African Safari Rare animal, Game watcing in Africa, Kruger Park Rare Animal, Kruger Park Trip, Lichtenstein's Hartebeest, Poor sightings in the Kruger Park, Rare Wild Animals in Africa, South Africa game park wild game, Wildlife in Africa - parks
Stalking Lichtenstein’s Hartebeest in the Kruger Park
Don’t say I’m not ambitious. On my first trip to the Kruger Park, I set myself goals. I would be going there not to spot the clichéd big five, that’s for tourists and people. No, I would be going there to find no less an animal than Lichtenstein’s hartebeest. Look, I wasn’t setting myself the impossible task of spotting Pel’s fishing owl, an aardvark or rare crepuscular animals, but I would be man enough for Lichtenstein’s hartebeest.
Why Lichtenstein’s hartebeest? Apart from being rare, I must admit the name imbues me with flights of grandeur. “Lichtenstein” conjures up an image of a high Viennese aristocrat of the 19th century. I could imagine a conversation between Lichtenstein and Prince von Metternich at a grand ball in the Schonbrunn palace outside Vienna. Metternich. “Lichtenstein old boy, been away? Since I’ve last seen you, I’ve negotiated with Napoleon, fought a few wars, hosted the Congress of Vienna and brought off some significant diplomatic coups across Europe. What have you to say for yourself?” Lichtenstein: “My dear fellow, tut-tut. That’s nothing. Went to Africa and named a rare antelope species!” Of course they’d be in the most dazzling opulence, drinking champagne out of crystal flutes. Whenever I missed the city in the Kruger Park camps, surrounded by smoky braais1, I’d have that vision of exalted civilisation to fall back on.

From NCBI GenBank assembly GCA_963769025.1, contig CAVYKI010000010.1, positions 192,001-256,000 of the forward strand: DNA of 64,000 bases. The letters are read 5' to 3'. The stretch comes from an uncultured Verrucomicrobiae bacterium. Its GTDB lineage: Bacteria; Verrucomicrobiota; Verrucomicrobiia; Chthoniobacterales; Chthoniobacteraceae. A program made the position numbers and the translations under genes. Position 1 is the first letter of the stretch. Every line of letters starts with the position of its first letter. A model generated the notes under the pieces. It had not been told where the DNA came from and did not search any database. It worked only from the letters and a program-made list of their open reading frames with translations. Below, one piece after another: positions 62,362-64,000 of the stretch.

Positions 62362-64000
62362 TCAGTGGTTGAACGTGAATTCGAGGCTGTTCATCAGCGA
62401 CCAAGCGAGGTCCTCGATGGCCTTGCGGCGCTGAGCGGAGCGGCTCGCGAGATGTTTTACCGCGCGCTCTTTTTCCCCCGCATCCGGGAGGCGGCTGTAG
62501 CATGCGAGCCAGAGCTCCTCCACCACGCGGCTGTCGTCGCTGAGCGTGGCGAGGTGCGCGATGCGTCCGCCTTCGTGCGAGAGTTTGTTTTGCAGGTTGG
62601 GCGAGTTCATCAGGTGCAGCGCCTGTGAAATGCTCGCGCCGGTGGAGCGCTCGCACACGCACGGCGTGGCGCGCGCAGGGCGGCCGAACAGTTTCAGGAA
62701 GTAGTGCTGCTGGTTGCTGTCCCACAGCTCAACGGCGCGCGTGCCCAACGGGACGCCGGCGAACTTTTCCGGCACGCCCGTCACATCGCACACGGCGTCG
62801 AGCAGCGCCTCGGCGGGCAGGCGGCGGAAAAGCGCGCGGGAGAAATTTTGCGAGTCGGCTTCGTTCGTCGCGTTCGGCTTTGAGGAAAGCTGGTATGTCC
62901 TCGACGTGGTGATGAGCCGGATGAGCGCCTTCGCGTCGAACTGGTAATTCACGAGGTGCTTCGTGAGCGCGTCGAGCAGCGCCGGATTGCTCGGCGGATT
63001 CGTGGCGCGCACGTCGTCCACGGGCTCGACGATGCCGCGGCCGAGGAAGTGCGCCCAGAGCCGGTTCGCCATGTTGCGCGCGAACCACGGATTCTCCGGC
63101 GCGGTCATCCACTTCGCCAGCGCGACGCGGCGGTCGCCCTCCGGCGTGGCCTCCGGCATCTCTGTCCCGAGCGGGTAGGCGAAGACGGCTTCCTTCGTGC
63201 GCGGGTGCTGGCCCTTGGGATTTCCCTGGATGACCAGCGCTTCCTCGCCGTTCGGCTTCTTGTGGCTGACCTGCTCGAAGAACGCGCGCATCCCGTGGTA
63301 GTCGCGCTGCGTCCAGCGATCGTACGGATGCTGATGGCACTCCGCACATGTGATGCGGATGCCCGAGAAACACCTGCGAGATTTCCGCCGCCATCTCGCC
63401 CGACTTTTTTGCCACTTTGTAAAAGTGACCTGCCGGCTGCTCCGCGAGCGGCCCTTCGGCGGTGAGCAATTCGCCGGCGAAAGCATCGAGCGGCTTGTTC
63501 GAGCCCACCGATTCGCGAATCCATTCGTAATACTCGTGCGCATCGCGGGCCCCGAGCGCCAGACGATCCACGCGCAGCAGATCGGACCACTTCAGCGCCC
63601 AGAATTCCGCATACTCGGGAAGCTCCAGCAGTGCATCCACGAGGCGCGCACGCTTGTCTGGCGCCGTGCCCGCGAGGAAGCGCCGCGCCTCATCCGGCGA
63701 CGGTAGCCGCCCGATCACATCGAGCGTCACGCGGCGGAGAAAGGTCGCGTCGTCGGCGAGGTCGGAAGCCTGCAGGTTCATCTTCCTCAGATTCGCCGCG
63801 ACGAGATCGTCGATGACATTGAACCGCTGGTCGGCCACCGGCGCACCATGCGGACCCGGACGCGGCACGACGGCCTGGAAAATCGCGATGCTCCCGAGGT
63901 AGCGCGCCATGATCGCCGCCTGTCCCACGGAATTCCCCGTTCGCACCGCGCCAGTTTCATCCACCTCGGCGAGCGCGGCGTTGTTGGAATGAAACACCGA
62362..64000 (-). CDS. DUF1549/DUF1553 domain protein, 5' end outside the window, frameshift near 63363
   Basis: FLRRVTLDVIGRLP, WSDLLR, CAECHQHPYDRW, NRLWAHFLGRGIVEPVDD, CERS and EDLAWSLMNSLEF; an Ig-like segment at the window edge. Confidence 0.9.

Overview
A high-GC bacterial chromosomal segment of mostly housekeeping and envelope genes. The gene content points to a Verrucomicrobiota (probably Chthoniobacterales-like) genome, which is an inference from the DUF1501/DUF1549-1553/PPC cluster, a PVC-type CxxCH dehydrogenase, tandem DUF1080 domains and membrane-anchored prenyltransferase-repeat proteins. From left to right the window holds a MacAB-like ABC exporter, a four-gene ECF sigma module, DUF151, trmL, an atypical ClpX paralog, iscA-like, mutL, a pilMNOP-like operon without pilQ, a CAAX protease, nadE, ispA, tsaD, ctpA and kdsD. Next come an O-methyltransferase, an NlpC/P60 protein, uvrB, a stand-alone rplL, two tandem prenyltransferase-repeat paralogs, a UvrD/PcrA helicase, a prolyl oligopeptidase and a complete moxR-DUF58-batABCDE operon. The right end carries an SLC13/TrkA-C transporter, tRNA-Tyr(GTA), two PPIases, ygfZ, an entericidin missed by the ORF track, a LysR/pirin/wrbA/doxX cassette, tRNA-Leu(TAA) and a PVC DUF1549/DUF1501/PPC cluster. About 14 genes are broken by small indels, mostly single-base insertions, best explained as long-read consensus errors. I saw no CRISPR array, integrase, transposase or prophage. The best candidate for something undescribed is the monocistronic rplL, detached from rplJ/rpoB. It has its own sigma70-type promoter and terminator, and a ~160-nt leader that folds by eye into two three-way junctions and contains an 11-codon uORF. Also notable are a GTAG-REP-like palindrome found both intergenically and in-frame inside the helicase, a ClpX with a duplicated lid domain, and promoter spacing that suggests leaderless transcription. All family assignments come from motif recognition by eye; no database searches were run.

Which reminds me: The South African braai is an over-rated dish, if one can call it that. I must beg my fellow South Africans, please, please, when encountering sophisticated foreigners, especially Europeans, do not invite them for a braai. They do not think much of it. A French chef recently said to me “Brwaai? What ees zat? You make fi-yah, you put on meat (gesture: outstretched palm horizontal to the floor, pushed forward), you turn ar-rowned (gesture: turn outstretched palm upwards, push forward). What cuisine ees zhat? (gesture: freeze panic stricken, flick palm away). Neither should you ask sophisticated Europeans what they think of South Africa. Just leave them alone.
But I digress, back to my quest. So rare is Lichtestein’s hartebeest that it’s out of category in the Getaway magazine’s SmartiesTM game for eagle-eyed kids.2 Kids apparently have much less patience than grown-ups in game parks, and become easily bored. Getaway magazine therefore suggests parents keep them alert by playing the Smarties game for spotting game. The rarer the animal spotted, the higher the number and colour of Smarties one gets. For example, an impala might earn one Smartie. Spotting a buffalo earns a yellow, a blue and a green Smartie. A cheetah is worth a purple, a blue, a pink, a yellow and a brown Smartie. As for Lichenstein’s hartebeest, it’s not even on the list. It’s easily worth a whole box of Smarties.
Undeterred, I entered the Kruger Park in a casual bravado, expecting the scenery to be like the wildlife programs on TV. In urban life, you look at the TV screen, and there are the animals. Isn’t urban life wondrous? Instead, the Kruger proved to be a botanist’s paradise, especially for those specialising in shrubs and grasses. There’s enough there for a geologist too. As for animals, the only one I saw in my hour’s drive from Naledi Gate to Pretoriuskop Camp was a solitary guinea fowl, just like those that squawk and irritate around my home suburb of Oranjezicht. Had I displaced myself 1800km to see pestilential fowls that abound around Table Mountain? In despair, I tap out an SMS decrying the horror of the situation to Johan Bell, who tries to placate me with “but what type of guinea fowl was it?” Yeah.